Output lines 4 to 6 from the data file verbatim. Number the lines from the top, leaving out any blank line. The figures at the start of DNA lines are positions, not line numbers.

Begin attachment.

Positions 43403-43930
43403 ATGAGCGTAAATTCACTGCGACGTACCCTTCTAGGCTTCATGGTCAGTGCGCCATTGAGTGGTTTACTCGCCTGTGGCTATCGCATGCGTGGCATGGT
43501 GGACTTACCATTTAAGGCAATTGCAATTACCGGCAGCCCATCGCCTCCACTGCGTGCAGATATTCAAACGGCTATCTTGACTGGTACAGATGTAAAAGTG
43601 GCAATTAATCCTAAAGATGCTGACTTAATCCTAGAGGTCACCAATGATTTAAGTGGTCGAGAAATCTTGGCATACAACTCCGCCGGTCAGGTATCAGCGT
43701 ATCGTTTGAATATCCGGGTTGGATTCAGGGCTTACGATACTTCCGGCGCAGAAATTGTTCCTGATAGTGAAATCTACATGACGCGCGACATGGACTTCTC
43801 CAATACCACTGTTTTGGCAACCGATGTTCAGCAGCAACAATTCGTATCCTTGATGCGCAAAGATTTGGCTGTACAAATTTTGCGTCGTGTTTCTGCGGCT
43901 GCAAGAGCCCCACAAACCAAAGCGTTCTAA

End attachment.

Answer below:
43601 GCAATTAATCCTAAAGATGCTGACTTAATCCTAGAGGTCACCAATGATTTAAGTGGTCGAGAAATCTTGGCATACAACTCCGCCGGTCAGGTATCAGCGT
43701 ATCGTTTGAATATCCGGGTTGGATTCAGGGCTTACGATACTTCCGGCGCAGAAATTGTTCCTGATAGTGAAATCTACATGACGCGCGACATGGACTTCTC
43801 CAATACCACTGTTTTGGCAACCGATGTTCAGCAGCAACAATTCGTATCCTTGATGCGCAAAGATTTGGCTGTACAAATTTTGCGTCGTGTTTCTGCGGCT